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Sudden catastrophes, and why hyperlocal news coverage beats traditional reporting

Put a stake in the ground: we now live in an era where aspects of the “journalistic balance of power” have shifted.

I was in New Orleans during Hurricane Katrina, and blogged about it. My blog posts were of limited value to most people, but for those who knew I lived in New Orleans and had a blog they were apparently very helpful. But back then things were very different than they are just seven years later.

Back in 2005 there was no iPhone, and the “smartphones” that existed didn’t have useful cameras if they had them at all. Twitter didn’t exist in 2005 and Facebook was just getting off the ground. Use of mobile internet was also not available.

Today we live in a world where iPhones (and similar high-caliber smartphones) are everywhere. Those mobile devices are connected to high-speed wireless networks that reach everywhere, and the people who own those devices know how to do a lot of things with them: text message, tweet, post to Facebook, upload pictures or video, and gather useful information from other similarly armed citizens.

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The excellent website, Uptown Messenger, run by Robert Morris has done a fantastic job of keeping tabs on events affecting the Uptown area of New Orleans. During Hurricane Isaac his coverage has been peerless. The Times Picayune has to cover a much larger swath of the city, and the same is true for the TV stations. Their coverage is useful for getting a general sense of events affecting the metro area, but not as useful for getting detail about Uptown New Orleans.

Robert Morris has a background in journalism, so he brings that experience to the job. But he also knows how to gather information from other citizens who have smartphones and familiarity with Twitter. This morning a popular local bar called Fat Harry’s had a fire. Robert’s twitter post (with picture) was uploaded at 8:32 am. The Times Picayune website has a short story posted 30 minutes later, with a similar picture. The local CBS TV affiliate noted the story about Fat Harrys in a Twitter post, citing @UptownMessenger as the source.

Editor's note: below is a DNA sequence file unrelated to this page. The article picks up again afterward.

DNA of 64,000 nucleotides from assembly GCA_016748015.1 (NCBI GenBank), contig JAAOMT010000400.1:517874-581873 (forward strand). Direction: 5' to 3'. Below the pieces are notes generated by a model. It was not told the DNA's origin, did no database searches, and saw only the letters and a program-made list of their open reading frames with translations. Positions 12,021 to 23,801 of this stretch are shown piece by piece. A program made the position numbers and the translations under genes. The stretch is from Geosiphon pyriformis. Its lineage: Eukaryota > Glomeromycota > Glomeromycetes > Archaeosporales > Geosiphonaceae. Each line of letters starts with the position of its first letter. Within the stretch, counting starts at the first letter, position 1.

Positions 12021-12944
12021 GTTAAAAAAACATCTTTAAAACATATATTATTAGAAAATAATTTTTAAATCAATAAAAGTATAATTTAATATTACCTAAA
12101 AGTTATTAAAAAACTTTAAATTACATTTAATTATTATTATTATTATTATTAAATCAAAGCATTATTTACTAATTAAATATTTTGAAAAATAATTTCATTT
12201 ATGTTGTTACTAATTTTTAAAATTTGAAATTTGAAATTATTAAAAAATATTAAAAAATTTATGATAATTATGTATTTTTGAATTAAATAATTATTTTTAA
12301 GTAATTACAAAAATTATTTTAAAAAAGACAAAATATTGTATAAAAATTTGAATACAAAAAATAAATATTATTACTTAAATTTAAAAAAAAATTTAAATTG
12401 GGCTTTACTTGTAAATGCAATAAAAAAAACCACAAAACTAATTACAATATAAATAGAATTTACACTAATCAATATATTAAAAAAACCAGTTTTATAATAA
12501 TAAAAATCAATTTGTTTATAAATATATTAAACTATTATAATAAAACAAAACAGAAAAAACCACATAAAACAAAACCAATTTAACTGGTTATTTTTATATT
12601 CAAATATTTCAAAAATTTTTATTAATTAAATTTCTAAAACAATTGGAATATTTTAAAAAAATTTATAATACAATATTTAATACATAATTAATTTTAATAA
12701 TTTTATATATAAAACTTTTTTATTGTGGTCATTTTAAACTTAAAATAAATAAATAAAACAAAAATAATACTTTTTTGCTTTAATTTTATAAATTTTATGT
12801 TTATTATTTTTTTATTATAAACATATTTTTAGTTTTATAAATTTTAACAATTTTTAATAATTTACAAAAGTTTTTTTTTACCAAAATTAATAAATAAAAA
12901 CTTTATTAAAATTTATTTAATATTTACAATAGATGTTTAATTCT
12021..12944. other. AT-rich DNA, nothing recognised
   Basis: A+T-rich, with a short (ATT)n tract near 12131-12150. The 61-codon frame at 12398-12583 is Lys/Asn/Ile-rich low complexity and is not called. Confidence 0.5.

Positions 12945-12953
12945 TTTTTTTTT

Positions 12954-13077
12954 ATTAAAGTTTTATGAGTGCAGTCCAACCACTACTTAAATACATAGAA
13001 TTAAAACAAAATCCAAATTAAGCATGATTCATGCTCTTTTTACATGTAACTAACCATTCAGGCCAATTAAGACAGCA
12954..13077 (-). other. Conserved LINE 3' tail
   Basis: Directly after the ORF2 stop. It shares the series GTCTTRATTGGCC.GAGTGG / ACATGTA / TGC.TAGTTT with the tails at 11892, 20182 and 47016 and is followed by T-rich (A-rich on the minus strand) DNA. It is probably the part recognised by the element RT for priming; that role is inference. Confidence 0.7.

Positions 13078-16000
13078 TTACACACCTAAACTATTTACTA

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When a local state congressman named Neil Abramson decided to drive around and post useful updates using Twitter, Robert Morris began retweeting his posts. Robert Morris has (at this writing) 3,188 followers on Twitter and Neil Abramson has 1,125.

But it’s not about how many followers you have. Just as it’s not about how many reporters you have on staff or how many watts your TV or radio transmitter has. The question is: who can quickly provide useful information in a time of crisis? If you live in Uptown New Orleans during and after Hurricane Isaac the answer is: Robert Morris. Look at his map of power outages in Uptown New Orleans, which is created using actual users tweeting about which locations have power and which don’t.

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Entergy’s power outage map, on the other hand, has been criticized for inaccuracy (see sample tweets below).

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Uptown Messenger’s outage map has been much more accurate than Entergy’s map, even though the power company should have better information about where power is available. Is this because Entergy can’t provide better information on a timely basis, or that it isn’t interested in doing so? Doesn’t matter. We now know who can, and will.

After the chaos of Hurricane Isaac is forgotten Robert Morris will probably provide relentless hyperlocal coverage of Uptown New Orleans. He seems to have figured out how to monetize this effort. The larger news organizations don’t have the desire (or maybe even ability) to do hyperlocal news well. When the next local crisis event breaks out, I’ll be tuning in for Robert Morris’s coverage of it. And, like many other Uptown residents, I’ll be helping him in any way I can.


P.S. If you appreciate my approach and observations, you might want to check out my free PDF download.